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Girl Talk

When Wired magazine gave Girl Talk a Rave Award in 2007, I think Gregg Gillis was still working his day job as a biotech engineer, jetting off to weekend concerts around the globe, his coworkers unaware of his growing celebrity. Girl Talk started out as Gillis programming little samples and loops with his laptop into party tracks for the amusement of himself and his friends. In this way he made new music from old music, and it caught on. Possessed of an encyclopedic ear for music, Gillis’s gift is such that he knows which radio-baked pop opposites will mash up into artsy combinations. Such music wasn’t around in the analog world — Karen Carpenter bleeding one of her timeless iconic hits all over a Boston chartbuster with beats from 50 Cent laced in? Not likely.

Old-school DJs who actually touched vinyl started this trend back in the ’80s when — thanks to the rock-steady beats of disco music and variable-speed turntables — they learned to spin one record over the top of another by matching beats and slip-cueing records. In time, the tools of the trade changed to computers and software.

The urge is to call Gillis a DJ, but he is not. He is a laptop artist, even though the DJ booth is the cultural space that he occupies. And while his laptop may be doing the heavy lifting, Gillis himself is a wild man in performance, doing hand flips, flogging the mix table, dancing around in his underwear, and crowd-surfing to his own creations sampled from pop hits and songs that may have been samples to begin with. Gillis maintains that he has no actual musical skills, but in a virtual world, he knows how to make music.

GIRL TALK: Street Scene, Friday, August 28. $65; two-day pass, $122.

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When Wired magazine gave Girl Talk a Rave Award in 2007, I think Gregg Gillis was still working his day job as a biotech engineer, jetting off to weekend concerts around the globe, his coworkers unaware of his growing celebrity. Girl Talk started out as Gillis programming little samples and loops with his laptop into party tracks for the amusement of himself and his friends. In this way he made new music from old music, and it caught on. Possessed of an encyclopedic ear for music, Gillis’s gift is such that he knows which radio-baked pop opposites will mash up into artsy combinations. Such music wasn’t around in the analog world — Karen Carpenter bleeding one of her timeless iconic hits all over a Boston chartbuster with beats from 50 Cent laced in? Not likely.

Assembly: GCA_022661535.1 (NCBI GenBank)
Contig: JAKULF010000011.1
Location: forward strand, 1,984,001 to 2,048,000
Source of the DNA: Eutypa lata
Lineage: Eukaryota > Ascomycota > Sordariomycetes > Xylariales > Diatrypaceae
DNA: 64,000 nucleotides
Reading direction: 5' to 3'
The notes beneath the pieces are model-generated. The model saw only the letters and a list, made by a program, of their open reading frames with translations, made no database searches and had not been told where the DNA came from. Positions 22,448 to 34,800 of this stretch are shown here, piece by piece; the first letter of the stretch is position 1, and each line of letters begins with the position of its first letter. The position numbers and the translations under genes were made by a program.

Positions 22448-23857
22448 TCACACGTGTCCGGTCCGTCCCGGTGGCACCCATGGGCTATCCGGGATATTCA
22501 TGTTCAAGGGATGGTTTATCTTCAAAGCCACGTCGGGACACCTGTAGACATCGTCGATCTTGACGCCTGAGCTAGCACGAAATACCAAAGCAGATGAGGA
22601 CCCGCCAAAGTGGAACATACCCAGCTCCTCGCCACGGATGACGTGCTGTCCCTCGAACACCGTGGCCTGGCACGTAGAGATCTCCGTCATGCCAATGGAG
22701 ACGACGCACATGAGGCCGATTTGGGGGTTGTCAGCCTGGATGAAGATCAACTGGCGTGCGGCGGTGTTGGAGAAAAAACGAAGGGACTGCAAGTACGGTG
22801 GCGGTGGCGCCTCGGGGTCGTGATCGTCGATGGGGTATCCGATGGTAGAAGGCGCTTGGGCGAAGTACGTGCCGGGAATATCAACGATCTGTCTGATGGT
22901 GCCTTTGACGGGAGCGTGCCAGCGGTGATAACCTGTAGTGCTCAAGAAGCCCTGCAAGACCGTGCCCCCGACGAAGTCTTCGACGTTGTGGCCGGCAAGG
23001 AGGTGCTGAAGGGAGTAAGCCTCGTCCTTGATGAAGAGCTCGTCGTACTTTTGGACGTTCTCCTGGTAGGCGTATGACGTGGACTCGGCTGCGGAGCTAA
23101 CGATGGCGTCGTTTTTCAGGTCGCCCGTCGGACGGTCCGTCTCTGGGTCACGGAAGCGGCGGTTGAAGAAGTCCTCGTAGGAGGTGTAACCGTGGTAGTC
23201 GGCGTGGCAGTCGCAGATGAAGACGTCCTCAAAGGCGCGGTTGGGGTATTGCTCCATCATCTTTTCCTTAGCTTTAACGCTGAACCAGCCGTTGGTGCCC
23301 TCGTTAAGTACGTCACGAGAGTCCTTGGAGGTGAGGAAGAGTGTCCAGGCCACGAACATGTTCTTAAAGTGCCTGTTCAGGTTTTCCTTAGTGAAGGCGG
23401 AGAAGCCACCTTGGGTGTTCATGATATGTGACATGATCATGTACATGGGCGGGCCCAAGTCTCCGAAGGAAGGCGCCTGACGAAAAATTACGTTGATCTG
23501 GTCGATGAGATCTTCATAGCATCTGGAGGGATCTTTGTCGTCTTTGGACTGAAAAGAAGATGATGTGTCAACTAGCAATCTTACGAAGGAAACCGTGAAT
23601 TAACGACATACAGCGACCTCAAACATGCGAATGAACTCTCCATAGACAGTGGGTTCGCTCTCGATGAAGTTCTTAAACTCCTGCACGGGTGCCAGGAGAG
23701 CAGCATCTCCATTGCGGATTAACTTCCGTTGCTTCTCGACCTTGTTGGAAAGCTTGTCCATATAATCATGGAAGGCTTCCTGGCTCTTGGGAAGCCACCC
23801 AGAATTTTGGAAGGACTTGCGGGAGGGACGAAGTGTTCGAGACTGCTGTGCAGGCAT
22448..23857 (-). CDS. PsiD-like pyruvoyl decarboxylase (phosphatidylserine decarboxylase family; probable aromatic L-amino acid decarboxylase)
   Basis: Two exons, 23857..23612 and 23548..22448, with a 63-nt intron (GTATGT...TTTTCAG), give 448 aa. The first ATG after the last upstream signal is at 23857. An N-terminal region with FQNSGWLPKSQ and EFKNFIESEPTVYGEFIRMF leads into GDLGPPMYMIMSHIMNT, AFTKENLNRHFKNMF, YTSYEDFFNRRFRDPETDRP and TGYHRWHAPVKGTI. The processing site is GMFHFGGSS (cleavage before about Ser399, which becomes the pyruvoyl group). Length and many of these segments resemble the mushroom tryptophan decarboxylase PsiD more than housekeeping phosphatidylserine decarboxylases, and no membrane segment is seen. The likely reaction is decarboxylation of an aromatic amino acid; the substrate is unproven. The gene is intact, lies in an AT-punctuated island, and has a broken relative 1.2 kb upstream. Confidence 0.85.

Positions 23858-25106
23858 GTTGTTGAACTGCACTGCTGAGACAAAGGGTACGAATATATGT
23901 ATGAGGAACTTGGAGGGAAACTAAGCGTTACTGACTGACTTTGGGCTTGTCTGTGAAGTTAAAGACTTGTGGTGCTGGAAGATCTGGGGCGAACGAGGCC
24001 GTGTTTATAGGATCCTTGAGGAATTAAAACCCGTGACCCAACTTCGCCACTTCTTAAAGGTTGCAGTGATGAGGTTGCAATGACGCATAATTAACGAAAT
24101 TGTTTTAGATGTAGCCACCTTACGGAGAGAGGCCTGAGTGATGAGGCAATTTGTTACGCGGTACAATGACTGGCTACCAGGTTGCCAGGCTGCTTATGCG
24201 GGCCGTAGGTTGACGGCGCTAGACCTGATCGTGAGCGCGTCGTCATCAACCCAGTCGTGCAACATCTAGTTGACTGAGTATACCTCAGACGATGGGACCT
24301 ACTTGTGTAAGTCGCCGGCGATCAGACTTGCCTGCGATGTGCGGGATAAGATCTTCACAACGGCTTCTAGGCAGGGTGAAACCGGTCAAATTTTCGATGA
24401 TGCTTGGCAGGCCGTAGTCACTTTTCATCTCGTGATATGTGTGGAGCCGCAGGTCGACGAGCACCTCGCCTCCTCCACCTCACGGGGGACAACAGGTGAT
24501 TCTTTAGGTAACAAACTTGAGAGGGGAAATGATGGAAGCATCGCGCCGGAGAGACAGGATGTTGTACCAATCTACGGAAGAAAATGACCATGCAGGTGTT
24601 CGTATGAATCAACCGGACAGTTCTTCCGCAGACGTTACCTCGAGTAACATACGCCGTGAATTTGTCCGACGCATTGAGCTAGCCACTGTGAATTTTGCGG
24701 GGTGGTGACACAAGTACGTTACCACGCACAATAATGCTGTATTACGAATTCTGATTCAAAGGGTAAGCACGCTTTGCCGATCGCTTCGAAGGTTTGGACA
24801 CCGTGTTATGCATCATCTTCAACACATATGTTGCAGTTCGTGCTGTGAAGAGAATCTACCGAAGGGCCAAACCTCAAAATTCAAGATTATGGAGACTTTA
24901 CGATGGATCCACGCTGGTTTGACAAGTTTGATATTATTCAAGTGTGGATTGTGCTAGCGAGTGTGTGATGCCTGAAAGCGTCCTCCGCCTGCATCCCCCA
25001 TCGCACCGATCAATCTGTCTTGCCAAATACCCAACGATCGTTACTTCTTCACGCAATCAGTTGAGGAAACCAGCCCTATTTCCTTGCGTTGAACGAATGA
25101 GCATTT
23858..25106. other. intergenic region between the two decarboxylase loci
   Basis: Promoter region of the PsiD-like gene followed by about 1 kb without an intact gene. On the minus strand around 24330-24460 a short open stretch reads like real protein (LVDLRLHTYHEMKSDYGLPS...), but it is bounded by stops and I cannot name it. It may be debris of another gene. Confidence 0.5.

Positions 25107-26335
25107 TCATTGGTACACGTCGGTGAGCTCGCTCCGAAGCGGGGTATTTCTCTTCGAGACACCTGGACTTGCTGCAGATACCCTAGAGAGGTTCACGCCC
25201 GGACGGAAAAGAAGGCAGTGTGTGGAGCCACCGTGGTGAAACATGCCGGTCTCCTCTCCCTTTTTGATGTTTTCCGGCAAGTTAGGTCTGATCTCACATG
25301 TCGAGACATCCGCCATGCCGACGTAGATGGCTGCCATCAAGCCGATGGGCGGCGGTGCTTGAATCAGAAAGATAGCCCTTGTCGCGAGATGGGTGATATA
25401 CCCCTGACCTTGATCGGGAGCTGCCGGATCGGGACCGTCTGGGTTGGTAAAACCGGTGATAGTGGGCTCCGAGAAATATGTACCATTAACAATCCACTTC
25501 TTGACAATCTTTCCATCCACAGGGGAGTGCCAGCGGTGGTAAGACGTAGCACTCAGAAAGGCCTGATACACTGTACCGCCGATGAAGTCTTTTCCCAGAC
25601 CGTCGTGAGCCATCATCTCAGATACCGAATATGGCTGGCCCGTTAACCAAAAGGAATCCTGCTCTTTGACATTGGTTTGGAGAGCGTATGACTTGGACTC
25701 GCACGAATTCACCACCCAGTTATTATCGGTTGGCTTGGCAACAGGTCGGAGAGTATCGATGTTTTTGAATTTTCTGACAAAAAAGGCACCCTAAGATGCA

Old-school DJs who actually touched vinyl started this trend back in the ’80s when — thanks to the rock-steady beats of disco music and variable-speed turntables — they learned to spin one record over the top of another by matching beats and slip-cueing records. In time, the tools of the trade changed to computers and software.

The urge is to call Gillis a DJ, but he is not. He is a laptop artist, even though the DJ booth is the cultural space that he occupies. And while his laptop may be doing the heavy lifting, Gillis himself is a wild man in performance, doing hand flips, flogging the mix table, dancing around in his underwear, and crowd-surfing to his own creations sampled from pop hits and songs that may have been samples to begin with. Gillis maintains that he has no actual musical skills, but in a virtual world, he knows how to make music.

GIRL TALK: Street Scene, Friday, August 28. $65; two-day pass, $122.

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